I will be the first to admit that this was a shameless case of judging a book by its cover. I mean, look at it! It first came to my attention as a contender for the 2018 SPFBO cover contest, so when the book went on sale for Kindle, I knew I had to pick it up.
Facing genocide at the hands of the bloodthirsty Winden, the Farrow people seek refuge in Celest, capitol city of the Gol. The Gol are historically isolationist, but many among them take sympathy on the Farrow’s plight. Others, however, would prefer to be rid of the Farrow interlopers, by any means necessary.
Recovering-pyromaniac Kay is a mixed-race half-Farrow, half Gol who works in Celest as a finder of lost children. When she receives a mission to search for a missing Farrow child, she finds herself unexpectedly at the center of the refugee crisis, swept into both Farrow and Gol politics, and forced to confront a past she’d rather forget.
This book reads partially like a police procedural, and partially like a political thriller. Short and fast paced, Gately wastes no time sweeping us along into the action.
The plight of refugees is one that is unfortunately all too familiar in the news today. Since the protagonist deals especially with finding refugee children, the situation became all the more poignant. I think the political situation in this story is where the writing really shone the most. Gately did a great job painting the cultures of Farrow and Gol. The good and bad people of both, and the ways the two cultures clash and come together.
Despite the current cultural relevance, Gately does all this without at any time feeling ham-fisted or preachy. The situation fits organically into the setting and feels universally human. The only possible exception — and it might be a coincidence — is the character Banden Milo, the vehemently racist rabble-rousing pundit, who bears a strikingly similar name to two similar characters in the real world.
Although I appreciated the tight pacing of this book, I did actually think it could have been just a little bit longer, with a few more quiet scenes to get to know the characters as people. I truly believe that all of the characters are well-realized and three-dimensional in the author’s head, but we, the reader, just don’t have enough time to get to know them. Too often Kay will feel a strong emotion related to another character, but we just don’t see enough of those characters interacting to feel the emotion is warranted. Gately also has a tendency to briefly introduce new characters then have them show up again many scenes later without much context. For such a short book, I found myself scratching my head fairly often, trying to remember “Who’s this person again?”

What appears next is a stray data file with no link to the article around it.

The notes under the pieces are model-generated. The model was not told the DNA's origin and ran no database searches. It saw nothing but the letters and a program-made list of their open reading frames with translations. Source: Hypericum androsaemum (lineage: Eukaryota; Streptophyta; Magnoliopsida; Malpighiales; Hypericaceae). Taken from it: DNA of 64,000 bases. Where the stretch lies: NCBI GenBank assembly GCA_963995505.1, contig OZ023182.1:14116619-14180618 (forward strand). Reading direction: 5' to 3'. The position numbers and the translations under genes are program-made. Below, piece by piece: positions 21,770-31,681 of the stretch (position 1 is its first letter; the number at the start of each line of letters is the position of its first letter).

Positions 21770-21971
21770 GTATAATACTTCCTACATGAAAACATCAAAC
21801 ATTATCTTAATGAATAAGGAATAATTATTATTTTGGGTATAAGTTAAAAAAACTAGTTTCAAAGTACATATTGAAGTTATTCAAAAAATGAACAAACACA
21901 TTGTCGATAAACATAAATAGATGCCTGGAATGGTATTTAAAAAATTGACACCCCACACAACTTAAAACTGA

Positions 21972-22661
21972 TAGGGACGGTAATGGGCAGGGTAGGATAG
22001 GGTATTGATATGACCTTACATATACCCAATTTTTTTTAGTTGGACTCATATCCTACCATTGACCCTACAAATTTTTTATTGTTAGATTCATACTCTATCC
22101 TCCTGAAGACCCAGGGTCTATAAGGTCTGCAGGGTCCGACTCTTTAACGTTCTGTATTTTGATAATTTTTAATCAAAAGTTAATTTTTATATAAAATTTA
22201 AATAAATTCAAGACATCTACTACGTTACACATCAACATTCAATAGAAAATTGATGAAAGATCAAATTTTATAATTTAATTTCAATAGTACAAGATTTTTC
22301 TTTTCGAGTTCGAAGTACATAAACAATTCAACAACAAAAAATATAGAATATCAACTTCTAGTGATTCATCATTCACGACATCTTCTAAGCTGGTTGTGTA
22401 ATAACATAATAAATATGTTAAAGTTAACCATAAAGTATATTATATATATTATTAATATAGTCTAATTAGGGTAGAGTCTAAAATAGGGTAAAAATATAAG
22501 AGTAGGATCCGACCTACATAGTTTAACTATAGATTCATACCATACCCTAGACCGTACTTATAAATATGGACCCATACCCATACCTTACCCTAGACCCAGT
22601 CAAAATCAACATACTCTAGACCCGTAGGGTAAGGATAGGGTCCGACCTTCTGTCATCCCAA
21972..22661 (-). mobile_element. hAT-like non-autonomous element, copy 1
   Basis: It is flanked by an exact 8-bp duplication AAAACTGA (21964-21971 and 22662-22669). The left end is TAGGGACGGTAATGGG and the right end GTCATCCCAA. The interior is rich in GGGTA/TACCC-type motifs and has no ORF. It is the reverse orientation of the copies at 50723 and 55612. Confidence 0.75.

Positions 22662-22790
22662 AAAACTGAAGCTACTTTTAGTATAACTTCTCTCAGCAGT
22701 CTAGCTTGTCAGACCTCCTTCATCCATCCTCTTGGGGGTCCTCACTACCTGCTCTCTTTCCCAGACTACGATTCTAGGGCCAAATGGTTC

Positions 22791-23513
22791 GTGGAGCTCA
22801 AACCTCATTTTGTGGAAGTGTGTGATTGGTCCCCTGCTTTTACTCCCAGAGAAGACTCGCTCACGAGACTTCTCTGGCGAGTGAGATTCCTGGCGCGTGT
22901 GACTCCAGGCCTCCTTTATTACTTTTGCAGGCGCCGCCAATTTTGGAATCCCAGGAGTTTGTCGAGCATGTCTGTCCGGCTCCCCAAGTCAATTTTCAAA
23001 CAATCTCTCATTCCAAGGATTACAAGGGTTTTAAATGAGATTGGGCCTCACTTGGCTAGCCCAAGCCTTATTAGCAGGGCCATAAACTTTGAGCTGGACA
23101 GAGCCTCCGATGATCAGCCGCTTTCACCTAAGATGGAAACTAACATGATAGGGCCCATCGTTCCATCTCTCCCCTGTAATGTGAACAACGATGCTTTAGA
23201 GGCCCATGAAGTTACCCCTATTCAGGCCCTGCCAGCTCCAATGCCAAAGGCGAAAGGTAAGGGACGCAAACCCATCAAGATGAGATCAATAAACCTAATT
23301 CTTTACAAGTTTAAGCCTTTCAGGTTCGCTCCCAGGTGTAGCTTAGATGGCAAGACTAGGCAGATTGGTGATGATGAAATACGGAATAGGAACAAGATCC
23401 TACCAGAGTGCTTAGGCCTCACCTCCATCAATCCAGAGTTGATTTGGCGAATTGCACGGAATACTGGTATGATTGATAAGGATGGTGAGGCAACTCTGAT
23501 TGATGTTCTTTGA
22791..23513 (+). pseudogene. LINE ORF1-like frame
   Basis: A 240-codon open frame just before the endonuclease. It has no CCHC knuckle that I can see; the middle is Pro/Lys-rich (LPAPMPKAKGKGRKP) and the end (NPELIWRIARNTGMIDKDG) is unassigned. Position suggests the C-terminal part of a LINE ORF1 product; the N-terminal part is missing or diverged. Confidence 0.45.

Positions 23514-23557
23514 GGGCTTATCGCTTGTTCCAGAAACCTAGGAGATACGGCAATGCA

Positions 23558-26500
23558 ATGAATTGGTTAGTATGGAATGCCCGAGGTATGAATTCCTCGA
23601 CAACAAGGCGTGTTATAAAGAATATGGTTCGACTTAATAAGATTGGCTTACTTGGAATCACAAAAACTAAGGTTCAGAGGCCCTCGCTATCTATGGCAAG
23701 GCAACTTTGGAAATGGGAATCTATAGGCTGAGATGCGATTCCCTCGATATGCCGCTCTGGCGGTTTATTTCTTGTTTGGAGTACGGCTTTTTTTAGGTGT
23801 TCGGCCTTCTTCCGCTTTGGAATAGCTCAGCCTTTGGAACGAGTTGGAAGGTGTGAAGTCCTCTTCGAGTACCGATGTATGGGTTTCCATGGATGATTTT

Then there is the fire eye itself, the glowing fire in the sky that looms above all this, literally and figuratively. The fact is that we don’t ever actually find out much about it. Kay receives comfort from the fire eye, and somehow it helps her resist her latent compulsive pyromania. Kay fears she will revert to her old ways if she doesn’t look at the fire eye every year. However, we are told this but never really shown it. I never felt any real narrative tension that Kay would lose all control without it. For being so central to both the Gol civilization and the title of the book, I often had trouble remembering it was even there.
What does seem clear, however, is that the fire eye is central to the world’s fire-based magic system, which is also tied to the mysterious, villainous Winden and their compulsive drive for murder. These things are touched on in the book, but not explored deeply. I imagine they will be a much bigger part of the sequels.
Tightly paced novel with excellent worldbuilding that could nevertheless benefit from slowing down and really allowing us to feel what the characters are feeling
Reddit Fantasy 2018 Bingo Squares
- Reviewed on r/fantasy
- Non-Western Setting
- Takes Place Entirely Within One City
- Self-Published Novel
- > 2500 Goodreads Ratings